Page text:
Finalist for the National Book Award
From the New York Times bestselling author of Eat Pray Love, Big Magic and City of Girls comes a riveting exploration of manhood and all its complicated meanings through the portrait of an American Mountain Man.
In this rousing examination of contemporary American male identity, acclaimed author and journalist Elizabeth Gilbert explores the fascinating true story of Eustace Conway. In 1977, at the age of seventeen, Conway left his family's comfortable suburban home to move to the Appalachian Mountains. For more than two decades he has lived there, making fire with sticks, wearing skins from animals he has trapped, and trying to convince Americans to give up their materialistic lifestyles and return with him back to nature. To Gilbert, Conway's mythical character challenges all our assumptions about what it is to be a modern man in America; he is a symbol of much we feel how our men should be, but rarely are.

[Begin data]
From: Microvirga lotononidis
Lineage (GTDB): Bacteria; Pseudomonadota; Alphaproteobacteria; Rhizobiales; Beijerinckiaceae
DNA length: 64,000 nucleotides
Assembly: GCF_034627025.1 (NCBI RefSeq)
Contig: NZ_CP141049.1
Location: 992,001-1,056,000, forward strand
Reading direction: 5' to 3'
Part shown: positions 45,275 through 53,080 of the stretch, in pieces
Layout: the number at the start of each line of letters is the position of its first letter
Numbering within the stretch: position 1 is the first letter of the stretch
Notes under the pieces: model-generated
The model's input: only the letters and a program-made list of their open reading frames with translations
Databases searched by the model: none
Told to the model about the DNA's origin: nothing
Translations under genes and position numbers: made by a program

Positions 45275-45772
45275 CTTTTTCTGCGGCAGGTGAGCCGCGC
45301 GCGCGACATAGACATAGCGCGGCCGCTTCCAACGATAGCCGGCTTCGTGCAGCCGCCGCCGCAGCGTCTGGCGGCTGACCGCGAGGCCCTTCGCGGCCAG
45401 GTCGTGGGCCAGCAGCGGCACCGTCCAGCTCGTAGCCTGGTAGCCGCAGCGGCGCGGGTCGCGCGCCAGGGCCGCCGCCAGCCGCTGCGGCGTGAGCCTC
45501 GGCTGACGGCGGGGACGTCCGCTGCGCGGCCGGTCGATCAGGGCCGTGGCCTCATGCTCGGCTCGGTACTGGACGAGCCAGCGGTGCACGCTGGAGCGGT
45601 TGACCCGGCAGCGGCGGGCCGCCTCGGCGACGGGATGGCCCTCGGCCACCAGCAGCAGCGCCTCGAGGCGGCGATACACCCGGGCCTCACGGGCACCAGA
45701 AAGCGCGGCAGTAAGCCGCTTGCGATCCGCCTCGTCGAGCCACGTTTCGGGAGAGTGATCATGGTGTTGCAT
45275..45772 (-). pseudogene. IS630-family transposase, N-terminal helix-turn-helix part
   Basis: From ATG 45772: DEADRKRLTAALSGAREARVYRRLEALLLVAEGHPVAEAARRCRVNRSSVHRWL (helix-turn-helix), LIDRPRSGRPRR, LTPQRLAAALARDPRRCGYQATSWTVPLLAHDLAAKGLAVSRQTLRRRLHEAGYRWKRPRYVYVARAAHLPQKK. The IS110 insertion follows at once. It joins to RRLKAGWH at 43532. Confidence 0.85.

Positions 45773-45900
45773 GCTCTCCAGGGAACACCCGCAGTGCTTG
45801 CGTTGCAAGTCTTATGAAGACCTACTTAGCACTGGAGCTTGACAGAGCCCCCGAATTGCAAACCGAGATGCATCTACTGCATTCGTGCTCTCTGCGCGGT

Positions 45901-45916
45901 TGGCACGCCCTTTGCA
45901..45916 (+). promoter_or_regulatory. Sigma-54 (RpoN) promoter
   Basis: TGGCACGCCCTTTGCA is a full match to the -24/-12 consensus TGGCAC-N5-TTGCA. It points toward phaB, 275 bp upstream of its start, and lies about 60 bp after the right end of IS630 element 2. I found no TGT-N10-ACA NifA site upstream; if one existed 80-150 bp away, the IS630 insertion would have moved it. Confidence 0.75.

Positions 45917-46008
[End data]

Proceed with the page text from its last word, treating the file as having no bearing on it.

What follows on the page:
"By the time Eustace Conway was seven years old he could throw a knife accurately enough to nail a chipmunk to a tree." Such behavior might qualify Eustace as a potential Columbine-style triggerman, but in Gilbert's startling and fascinating account of his life, he becomes a great American countercultural hero. At 17, Conway "headed into the mountains... and dressed in the skins of animals he had hunted and eaten." By his late 30s, Eustace owned "a thousand acres of pristine wilderness" and lived in a teepee in the woods full-time. He is, as Gilbert (Stern Men) implies with her literary and historical references, a cross between Davy Crockett and Henry David Thoreau. Gilbert, who is friends with Conway and interviewed his family, evidences enormous enthusiasm for her subject, whether discussing Conway's need for alcohol to calm down; his relationship with a physically and emotionally abusive father; or his horrific hand-to-antler fight with a deer buck he was trying to kill yet she always keeps her reporter's distance. At times, Conway's story can be wonderfully moving (as when he buries kindergartners in a shallow trench with their faces turned skyward to help them understand that the forest floor is "alive") or disconcerting (as when, in 1995, he's uncertain about Bill Clinton's identity). Gilbert has a jaunty, breathless style, and she paints a complicated portrait of American maleness that is as original as it is surprising.